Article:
Senior Care advocates are concerned about how nursing homes are treating residents during the pandemic. There is currently a state order barring visitors to nursing homes in an effort to stop the spread of COVID-19.

It seems more and more North Florida families are literally self-destructing.

Children removed from their parents due to alleged abuse or neglect would have the right to have a lawyer under a measure before the Florida Constitution Revision Commission. Some worry that could do more harm than good.

The owner of a north Florida adult care home is heading to prison.

Florida Attorney General Pam Bondi announced Monday that Priscilla Smith Johnson from Williston was sentenced to more than eight years in prison.

Johnson was arrested last October on allegations of neglecting residents, failing to provide medical services for a resident's wounds, and financially exploiting residents at her small family care home. She was also alleged to have restrained a disabled adult with handcuffs and causing wounds on a disabled adult.

Her home had about 10 residents.

A Tampa-based trial lawyer who has won millions in damages by suing nursing homes, penetrating the corporate veil to go after investors, vendors and contractors, may see his strategy blocked by a bill in the Florida Legislature. As the Herald/Times Tallahassee Bureau reports, Jim Wilkes says he “follows the assets” as he seeks large punitive damages from nursing homes that abuse or neglect patients.

The Senate Health Policy Committee voted 8-1 to approve a bill that would protect nursing home investors from lawsuits if their facilities are accused of abuse and neglect, the Herald/Times Tallahassee Bureau reports.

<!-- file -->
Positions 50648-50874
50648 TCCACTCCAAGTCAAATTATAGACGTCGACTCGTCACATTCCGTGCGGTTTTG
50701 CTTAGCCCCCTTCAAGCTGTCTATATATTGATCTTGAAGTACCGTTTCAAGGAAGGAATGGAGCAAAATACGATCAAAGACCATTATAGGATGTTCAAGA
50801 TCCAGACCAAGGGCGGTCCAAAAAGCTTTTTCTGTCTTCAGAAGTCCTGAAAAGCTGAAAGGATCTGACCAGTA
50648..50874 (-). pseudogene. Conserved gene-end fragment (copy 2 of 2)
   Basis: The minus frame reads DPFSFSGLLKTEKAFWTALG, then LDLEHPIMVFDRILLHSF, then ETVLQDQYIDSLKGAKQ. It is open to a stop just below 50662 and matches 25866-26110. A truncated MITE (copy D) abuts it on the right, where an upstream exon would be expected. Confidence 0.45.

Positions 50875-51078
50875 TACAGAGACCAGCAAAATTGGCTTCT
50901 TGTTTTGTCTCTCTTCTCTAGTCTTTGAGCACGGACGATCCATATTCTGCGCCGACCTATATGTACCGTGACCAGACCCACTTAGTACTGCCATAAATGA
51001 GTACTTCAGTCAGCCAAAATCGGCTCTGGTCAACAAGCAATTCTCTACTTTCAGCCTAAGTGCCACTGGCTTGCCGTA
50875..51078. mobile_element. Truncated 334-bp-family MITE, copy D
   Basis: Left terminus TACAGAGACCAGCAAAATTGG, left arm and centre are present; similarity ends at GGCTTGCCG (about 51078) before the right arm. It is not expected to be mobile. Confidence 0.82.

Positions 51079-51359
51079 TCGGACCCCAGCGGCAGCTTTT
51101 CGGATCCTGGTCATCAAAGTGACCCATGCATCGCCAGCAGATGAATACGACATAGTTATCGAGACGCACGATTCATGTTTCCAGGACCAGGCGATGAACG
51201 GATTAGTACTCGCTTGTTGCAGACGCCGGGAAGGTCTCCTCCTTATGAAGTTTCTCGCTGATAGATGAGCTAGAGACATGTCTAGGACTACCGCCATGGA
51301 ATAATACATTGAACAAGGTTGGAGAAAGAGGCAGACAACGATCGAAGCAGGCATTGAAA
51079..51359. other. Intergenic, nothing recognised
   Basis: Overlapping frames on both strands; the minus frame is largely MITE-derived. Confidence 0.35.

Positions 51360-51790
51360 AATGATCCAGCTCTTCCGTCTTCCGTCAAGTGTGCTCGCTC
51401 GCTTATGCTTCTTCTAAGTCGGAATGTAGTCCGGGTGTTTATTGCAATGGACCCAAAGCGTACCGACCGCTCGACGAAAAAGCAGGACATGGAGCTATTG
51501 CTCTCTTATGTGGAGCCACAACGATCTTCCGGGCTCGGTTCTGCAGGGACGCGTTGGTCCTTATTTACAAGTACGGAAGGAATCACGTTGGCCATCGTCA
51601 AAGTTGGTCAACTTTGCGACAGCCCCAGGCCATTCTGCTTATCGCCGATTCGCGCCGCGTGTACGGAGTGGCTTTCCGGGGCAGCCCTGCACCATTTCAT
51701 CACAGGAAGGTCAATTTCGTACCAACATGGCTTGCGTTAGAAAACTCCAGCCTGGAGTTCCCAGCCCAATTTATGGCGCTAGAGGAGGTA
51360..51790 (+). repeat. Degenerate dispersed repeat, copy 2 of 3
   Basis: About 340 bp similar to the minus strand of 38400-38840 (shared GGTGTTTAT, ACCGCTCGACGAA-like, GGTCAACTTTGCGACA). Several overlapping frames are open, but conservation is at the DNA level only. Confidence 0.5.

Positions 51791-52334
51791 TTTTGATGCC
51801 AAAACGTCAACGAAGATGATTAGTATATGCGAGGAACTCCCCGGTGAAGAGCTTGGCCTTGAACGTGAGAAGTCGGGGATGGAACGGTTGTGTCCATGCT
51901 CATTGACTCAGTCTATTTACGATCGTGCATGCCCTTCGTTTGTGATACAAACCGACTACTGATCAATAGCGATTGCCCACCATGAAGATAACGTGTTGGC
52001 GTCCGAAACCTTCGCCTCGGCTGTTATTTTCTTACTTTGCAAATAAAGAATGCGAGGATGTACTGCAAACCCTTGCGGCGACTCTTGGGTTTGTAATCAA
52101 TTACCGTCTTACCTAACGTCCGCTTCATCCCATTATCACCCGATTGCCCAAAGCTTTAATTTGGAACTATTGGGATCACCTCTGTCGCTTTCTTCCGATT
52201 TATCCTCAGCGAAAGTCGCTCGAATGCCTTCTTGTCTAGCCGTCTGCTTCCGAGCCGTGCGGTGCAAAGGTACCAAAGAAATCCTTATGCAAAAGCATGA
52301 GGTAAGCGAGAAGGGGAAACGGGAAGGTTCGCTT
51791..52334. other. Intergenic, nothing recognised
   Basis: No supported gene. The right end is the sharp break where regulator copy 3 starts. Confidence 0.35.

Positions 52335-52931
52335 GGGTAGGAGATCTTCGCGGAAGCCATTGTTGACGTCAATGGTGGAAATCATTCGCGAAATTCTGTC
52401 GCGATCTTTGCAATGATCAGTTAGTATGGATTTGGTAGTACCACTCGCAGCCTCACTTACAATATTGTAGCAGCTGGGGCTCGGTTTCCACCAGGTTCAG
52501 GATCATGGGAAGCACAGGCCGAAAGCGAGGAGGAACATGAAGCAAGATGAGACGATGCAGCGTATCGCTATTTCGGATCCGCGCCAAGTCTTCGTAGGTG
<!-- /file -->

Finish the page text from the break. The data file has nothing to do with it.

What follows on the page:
The bill would limit liability to the nursing home’s owner and staff, leaving investors off the hook if the facility is sued.  Plaintiff's attorneys would, in return, get easier access to medical records.

The family of a 65-year-old woman has been charged with manslaughter after authorities say the woman’s body was found covered in infected bedsores that left her ribs exposed, the Tampa Bay Times reports. The Hillsborough County Sheriff's Office says Mary Winston, a former nurse, had rheumatoid arthritis that was so severe she couldn’t move.

Former employees of the National Deaf Academy in Mount Dora have filed a whistleblower lawsuit that alleges managers are covering up reports of abuse and neglect at the residential facility for deaf and psychiatric patients, the Orlando Sentinel reports.  

Lack of Care Pairs Mental Illness, Violence

Jan 9, 2013

Health consultant Paul Gionfriddo writes that neglect and lack of care is what brings together violence and mental illness. 

Florida told the Justice Department it is not violating any laws in placing disabled children in nursing homes. The records in Marie Freyre's case and others tell quite a different story.